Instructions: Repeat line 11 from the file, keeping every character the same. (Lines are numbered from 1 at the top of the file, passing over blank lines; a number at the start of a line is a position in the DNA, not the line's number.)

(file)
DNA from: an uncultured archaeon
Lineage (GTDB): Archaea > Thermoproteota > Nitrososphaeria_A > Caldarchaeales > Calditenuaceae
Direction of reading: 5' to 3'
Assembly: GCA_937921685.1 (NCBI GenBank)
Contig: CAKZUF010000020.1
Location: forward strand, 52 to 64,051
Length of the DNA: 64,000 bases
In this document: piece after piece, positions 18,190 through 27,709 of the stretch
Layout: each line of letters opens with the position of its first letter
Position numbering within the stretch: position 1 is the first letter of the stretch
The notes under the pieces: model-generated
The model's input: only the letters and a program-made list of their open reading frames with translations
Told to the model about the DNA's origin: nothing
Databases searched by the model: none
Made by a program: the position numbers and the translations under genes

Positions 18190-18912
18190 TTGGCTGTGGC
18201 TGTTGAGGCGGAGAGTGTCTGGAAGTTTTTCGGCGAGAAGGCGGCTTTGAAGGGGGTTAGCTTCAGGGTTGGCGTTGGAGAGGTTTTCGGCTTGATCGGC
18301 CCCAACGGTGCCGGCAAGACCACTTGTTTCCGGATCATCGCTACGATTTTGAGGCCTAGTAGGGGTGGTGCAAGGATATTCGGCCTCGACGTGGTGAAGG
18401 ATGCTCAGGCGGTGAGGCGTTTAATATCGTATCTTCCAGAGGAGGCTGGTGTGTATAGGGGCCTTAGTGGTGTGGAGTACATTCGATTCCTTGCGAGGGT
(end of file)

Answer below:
The notes under the pieces: model-generated